These initiatives address key barriers such as the digital skills gap and lack of access to financial services that limit business-minded women from starting or growing their businesses and from reaching markets outside of their immediate surroundings. Regarding digital skills, there are 250 million fewer women online than men. Of the 2 billion adults in the world without access to the formal financial sector, more than half are women. And there are other challenges that are less often addressed, like the reality that systems of formal education don’t go far enough to prepare learners with the creativity and practical skills needed to start their own businesses. Many social enterprises designed to support entrepreneurs operate in ways that improve the lives of poor people in poor countries, which is a great step, but doesn’t go far enough to contribute to changes in world power systems that keep rich countries rich and poor countries poor. Many development experts argue you that you cannot pay workers more than their local economy dictates, otherwise you may set unrealistic expectations among workers that cannot be sustained. Yet there are examples of initiatives aiming to take on the gargantuan task of addressing these challenges.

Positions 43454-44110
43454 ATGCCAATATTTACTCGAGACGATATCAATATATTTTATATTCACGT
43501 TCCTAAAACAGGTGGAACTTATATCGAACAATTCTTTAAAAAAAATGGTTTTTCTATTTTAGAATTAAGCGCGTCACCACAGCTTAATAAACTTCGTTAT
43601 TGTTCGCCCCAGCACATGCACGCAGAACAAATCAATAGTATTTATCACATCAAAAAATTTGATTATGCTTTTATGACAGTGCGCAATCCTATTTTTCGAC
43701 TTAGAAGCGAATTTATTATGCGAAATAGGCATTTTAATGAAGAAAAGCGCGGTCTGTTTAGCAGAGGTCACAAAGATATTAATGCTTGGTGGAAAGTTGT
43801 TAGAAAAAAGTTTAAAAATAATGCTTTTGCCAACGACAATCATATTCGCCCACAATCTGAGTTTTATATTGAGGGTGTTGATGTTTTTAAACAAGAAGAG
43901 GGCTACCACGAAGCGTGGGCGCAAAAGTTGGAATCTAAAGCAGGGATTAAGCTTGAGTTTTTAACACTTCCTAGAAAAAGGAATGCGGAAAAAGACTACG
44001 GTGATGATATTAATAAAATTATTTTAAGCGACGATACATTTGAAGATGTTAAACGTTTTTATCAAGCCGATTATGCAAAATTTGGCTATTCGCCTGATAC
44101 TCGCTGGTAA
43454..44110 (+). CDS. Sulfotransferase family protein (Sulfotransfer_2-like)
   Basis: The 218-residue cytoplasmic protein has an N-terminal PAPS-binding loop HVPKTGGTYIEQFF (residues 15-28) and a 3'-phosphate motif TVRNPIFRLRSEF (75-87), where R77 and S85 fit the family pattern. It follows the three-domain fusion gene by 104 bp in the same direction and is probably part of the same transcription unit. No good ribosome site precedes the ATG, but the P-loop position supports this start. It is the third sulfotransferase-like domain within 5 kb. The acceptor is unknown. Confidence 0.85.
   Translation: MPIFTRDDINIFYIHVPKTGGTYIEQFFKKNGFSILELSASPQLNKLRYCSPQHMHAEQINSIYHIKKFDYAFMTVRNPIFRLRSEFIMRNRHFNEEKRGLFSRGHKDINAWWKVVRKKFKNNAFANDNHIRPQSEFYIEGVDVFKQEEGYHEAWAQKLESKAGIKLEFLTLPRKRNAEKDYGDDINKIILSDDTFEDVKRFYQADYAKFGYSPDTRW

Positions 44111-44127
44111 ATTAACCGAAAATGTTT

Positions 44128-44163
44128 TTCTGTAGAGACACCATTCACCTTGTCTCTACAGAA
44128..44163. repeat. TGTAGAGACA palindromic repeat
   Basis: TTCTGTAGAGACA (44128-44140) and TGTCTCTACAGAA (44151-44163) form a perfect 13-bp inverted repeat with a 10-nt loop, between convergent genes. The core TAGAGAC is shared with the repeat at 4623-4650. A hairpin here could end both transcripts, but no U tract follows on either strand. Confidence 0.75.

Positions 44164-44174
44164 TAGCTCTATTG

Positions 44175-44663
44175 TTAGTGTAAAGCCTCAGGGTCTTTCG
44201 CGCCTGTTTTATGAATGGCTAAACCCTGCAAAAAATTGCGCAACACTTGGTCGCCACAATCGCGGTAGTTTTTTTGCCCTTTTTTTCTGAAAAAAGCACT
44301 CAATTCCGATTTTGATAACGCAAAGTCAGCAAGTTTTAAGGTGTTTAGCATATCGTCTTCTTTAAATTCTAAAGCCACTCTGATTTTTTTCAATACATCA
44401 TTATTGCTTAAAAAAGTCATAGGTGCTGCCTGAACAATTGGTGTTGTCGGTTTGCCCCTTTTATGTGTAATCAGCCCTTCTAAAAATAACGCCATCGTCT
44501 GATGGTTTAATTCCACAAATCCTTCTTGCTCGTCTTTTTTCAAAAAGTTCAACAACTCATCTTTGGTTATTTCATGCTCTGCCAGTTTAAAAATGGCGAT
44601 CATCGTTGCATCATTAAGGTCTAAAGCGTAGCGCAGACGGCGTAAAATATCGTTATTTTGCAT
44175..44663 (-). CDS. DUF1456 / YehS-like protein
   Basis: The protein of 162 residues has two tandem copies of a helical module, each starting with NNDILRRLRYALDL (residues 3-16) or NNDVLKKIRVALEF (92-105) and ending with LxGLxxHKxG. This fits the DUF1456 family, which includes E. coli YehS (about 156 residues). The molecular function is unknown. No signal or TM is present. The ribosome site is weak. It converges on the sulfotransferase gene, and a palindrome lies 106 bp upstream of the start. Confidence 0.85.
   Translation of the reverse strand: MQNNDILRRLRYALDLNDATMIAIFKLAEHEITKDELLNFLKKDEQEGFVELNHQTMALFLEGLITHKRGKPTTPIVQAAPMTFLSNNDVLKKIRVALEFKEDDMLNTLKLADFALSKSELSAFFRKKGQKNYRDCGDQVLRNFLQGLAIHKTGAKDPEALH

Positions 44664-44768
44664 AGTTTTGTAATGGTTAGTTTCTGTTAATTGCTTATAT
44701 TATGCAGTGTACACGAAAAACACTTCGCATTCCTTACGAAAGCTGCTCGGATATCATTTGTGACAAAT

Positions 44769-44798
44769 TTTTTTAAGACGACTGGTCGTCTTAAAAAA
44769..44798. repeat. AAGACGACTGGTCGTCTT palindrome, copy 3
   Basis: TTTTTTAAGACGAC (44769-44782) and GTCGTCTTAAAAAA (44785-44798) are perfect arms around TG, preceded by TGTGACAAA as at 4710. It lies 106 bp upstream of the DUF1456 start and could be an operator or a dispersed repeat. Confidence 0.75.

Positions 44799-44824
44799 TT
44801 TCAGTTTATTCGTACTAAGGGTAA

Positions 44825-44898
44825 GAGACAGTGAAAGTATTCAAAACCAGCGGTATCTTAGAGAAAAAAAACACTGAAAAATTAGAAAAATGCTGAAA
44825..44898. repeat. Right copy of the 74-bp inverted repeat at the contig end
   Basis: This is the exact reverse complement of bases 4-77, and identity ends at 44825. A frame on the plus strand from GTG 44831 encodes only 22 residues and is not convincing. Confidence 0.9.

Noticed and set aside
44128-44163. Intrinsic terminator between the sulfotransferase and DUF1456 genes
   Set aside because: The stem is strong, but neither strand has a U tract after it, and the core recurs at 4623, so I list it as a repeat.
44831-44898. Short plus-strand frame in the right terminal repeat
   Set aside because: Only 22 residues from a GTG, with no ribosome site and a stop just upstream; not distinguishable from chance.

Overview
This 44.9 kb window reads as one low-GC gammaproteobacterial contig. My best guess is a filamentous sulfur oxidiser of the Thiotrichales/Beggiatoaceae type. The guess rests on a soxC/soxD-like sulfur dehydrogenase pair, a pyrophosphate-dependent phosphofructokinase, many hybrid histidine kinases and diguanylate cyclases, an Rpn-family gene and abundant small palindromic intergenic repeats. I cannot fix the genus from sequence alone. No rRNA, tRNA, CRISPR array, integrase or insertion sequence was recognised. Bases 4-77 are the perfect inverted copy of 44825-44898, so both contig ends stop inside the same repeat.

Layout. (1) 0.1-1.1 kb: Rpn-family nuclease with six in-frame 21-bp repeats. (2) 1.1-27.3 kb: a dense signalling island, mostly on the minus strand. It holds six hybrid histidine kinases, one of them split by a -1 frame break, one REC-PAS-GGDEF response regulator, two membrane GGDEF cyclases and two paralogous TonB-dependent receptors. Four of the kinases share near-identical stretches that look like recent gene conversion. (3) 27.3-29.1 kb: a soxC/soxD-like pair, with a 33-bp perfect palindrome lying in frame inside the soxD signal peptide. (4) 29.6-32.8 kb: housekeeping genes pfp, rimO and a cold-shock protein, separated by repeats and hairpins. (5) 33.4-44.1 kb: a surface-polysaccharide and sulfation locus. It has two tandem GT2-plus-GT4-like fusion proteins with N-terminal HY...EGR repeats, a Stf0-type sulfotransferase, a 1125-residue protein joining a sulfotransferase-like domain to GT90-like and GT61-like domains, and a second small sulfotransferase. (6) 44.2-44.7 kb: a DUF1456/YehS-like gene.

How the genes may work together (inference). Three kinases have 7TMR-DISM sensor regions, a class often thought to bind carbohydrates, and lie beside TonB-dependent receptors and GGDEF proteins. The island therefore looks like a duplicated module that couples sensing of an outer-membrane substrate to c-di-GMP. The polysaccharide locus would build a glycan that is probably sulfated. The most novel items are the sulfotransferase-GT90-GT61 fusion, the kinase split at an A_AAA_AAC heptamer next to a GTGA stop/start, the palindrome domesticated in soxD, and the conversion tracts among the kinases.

The Blessing Basket Project, for example, has developed a unique (and patent pending) financial model that pays the women who make the baskets they sell a wage above the fair trade minimum to help push the needle on what constitutes a fair wage in the communities and countries where they operate. In another example, Ethical Fashion Guatemala is an example of an e-commerce platform that is going a step further in helping to connect artisans to international markets, by helping to stop those who infringe on the artisans’ copyrights by copying the artisans traditional styles using lower-quality, mass-produced materials, selling them as the real thing, and worst of all, claiming to empower the artisans through their sales. Initiatives like these aren’t only bringing economic opportunities to women artisans, they are helping to reshape the international market. They are working toward a global economy where “fair trade” doesn’t just mean fair according to a poor country’s weaker purchasing power, but where “fair trade” means putting all countries on more equal footing with each other.